FAIZAL HAMDAN, Dollah Jawa, 2016, still from two-channel video projection, dimensions variable. Courtesy Singapore Art Museum.


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Citizens of the small, oil-rich Sultanate of Brunei enjoy an impressive standard of living. But with natural reserves dwindling, the government is diversifying the economy and introducing strict sharia laws, such as a ban on public celebrations of Christmas. The Ministry of Culture, Youth and Sports operates the contemporary space Waterfront Gallery and Brunei Young Artists Space for art activities. On July 23, the new Belait District Museum dedicated to local heritage and culture was opened by the Brunei Museums Department.

 At the Malay Technology Museum, “Tōhoku: Through the Eyes of Japanese Photographers” (2/11–3/4), a Japan Foundation traveling show, illuminated the history and culture of the Tōhoku region before the 5th anniversary of the March 2011 earthquake. For International Museums Day on May 18, the museum organized “Ekspresi” (6/4–8/2), a group show of paintings, drawings and photographs created by the museum’s artist group MuzArt.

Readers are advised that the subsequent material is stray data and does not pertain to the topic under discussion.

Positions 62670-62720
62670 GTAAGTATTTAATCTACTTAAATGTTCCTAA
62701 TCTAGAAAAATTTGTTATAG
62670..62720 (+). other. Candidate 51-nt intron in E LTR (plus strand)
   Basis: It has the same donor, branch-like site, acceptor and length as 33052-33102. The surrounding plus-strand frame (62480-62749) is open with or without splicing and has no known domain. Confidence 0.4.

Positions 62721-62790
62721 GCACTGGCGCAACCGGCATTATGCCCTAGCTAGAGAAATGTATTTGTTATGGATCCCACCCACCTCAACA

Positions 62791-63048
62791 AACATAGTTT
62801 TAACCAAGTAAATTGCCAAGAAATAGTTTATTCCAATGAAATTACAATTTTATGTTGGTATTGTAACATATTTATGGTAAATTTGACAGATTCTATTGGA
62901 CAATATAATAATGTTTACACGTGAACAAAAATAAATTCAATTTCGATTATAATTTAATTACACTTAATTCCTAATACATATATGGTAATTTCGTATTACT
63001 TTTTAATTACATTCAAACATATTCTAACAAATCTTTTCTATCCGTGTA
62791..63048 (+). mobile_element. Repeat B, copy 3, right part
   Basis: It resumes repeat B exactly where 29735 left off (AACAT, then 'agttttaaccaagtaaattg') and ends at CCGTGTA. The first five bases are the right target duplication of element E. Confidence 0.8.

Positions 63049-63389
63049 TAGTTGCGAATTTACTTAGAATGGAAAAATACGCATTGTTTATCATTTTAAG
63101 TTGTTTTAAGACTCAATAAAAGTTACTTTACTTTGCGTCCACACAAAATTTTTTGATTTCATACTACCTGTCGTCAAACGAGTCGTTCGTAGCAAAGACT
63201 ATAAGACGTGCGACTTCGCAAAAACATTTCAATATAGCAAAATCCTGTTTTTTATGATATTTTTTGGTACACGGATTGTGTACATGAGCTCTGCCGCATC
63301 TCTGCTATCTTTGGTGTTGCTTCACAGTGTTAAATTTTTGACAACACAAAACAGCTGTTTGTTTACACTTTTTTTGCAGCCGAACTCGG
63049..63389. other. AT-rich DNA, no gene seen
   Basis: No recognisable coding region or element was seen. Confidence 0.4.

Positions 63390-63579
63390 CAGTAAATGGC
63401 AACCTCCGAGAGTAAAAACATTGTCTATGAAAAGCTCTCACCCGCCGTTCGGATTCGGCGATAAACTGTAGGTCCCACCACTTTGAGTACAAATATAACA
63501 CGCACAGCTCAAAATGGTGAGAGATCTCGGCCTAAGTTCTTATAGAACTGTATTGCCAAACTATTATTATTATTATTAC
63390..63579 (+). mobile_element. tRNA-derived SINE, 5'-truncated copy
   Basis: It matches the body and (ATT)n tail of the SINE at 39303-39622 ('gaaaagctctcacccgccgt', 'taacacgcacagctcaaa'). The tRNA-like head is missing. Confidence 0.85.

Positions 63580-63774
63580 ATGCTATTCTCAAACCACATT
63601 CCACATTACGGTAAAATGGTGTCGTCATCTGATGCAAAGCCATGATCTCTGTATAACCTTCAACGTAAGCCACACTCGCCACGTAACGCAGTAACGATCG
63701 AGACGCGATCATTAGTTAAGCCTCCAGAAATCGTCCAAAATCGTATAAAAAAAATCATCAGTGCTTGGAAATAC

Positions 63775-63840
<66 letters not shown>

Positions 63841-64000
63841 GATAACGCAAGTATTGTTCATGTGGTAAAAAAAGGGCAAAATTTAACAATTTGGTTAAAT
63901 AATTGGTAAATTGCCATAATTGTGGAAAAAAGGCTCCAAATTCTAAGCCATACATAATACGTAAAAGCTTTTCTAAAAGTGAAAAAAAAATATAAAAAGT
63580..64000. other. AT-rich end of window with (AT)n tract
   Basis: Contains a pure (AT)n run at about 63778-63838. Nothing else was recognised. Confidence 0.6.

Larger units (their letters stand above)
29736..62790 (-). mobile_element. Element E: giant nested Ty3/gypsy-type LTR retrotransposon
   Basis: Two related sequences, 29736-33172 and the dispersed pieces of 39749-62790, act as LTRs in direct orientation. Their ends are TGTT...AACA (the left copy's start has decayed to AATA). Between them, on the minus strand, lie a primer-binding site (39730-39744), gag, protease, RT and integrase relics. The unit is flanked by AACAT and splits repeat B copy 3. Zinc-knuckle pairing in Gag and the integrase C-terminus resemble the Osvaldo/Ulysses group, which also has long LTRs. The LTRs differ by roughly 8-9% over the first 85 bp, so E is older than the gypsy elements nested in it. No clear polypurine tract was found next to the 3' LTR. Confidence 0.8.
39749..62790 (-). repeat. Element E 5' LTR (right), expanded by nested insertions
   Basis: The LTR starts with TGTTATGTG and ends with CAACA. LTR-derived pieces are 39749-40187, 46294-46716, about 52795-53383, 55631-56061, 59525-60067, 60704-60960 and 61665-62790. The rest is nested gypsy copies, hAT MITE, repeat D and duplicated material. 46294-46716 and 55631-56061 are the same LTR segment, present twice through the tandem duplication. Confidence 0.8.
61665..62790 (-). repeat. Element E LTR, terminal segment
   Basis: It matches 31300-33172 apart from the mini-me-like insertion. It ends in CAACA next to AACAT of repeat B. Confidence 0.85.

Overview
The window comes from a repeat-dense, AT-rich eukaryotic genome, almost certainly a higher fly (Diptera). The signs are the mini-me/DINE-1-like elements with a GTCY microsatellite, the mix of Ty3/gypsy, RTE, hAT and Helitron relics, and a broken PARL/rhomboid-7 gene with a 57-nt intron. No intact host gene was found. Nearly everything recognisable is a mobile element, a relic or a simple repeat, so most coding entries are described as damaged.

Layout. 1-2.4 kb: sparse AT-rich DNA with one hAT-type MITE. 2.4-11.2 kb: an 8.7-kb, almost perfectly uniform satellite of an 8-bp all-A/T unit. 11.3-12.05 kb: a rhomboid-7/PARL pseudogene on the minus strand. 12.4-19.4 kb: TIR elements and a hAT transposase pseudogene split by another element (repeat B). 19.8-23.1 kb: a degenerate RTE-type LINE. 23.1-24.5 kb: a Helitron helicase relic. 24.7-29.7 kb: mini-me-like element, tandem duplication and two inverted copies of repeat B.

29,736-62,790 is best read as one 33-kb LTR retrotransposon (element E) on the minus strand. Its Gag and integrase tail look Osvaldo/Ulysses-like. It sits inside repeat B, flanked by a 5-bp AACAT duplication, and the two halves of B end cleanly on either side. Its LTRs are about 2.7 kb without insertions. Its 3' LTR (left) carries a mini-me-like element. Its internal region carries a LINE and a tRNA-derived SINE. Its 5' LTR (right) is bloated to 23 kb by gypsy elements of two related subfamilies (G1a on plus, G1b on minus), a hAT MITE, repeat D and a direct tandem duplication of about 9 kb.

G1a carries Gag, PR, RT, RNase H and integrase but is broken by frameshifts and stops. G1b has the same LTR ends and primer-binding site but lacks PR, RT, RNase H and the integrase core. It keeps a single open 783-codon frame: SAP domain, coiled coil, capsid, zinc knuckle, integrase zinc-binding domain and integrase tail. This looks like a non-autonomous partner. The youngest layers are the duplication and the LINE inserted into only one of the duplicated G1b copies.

In the capital, Rainforest Gallery hosts art displays and offers art classes, while the commercial Ratna Dina Arif Gallery promotes local artworks. Kaleidoscope Studio, an artist-run space managed by University of the Arts London graduate Nur Khalisah Ahmad and Sadiq Serbini, relocated to new premises in the capital’s iCentre on August 28. Previously it held “Urban Art Forms” (1/31–2/22), featuring the work of nine graffiti artists, visual artists and photographers, such as Budi One and Jay Johar, and “Identity” (3/12–4/4), with local talents including painter Pg Timbang.

The annual Francophonie Week (3/12–20), organized by the Alliance Française, included an innovative photo-audio exhibition, “Tell Me Ten Words” (3/12–20), held at Jubilee Park and the Royal Wharf Art Gallery, in which French journalist Cecile Castilla revealed her impressions of Brunei through photographs, with accompanying audio clips. The French cultural organization also hosted a solo painting show by Pei Yee, a young local artist in residence at the Rainforest Gallery, entitled “A Bruneian View on French Culture” (10/8–11/8), at their headquarters in Batu Besurat. Later in the year the program for the inaugural French-Bruneian Arts Festival (11/12–20) comprised local art exhibitions and French-language film screenings.

In the Sengkurong Shopping Centre, Creative Space Brunei showed “Emerge 1” (4/2–5/1), featuring works by nine local artists, including Faiz Morshidi and Erne Zainal. “Emerge 2” (10/17–11/7) comprised 11 works by six artists, including Lizzan Linggat and Sufi Lee.

Abroad at the Singapore Biennale, “An Atlas of Mirrors” (10/27–2/26/17), Faizal Hamdan displayed a two-channel video work, Dollah Jawa (2016), profiling his grandfather who was forcibly exiled to Brunei by the Japanese army during the Second World War.

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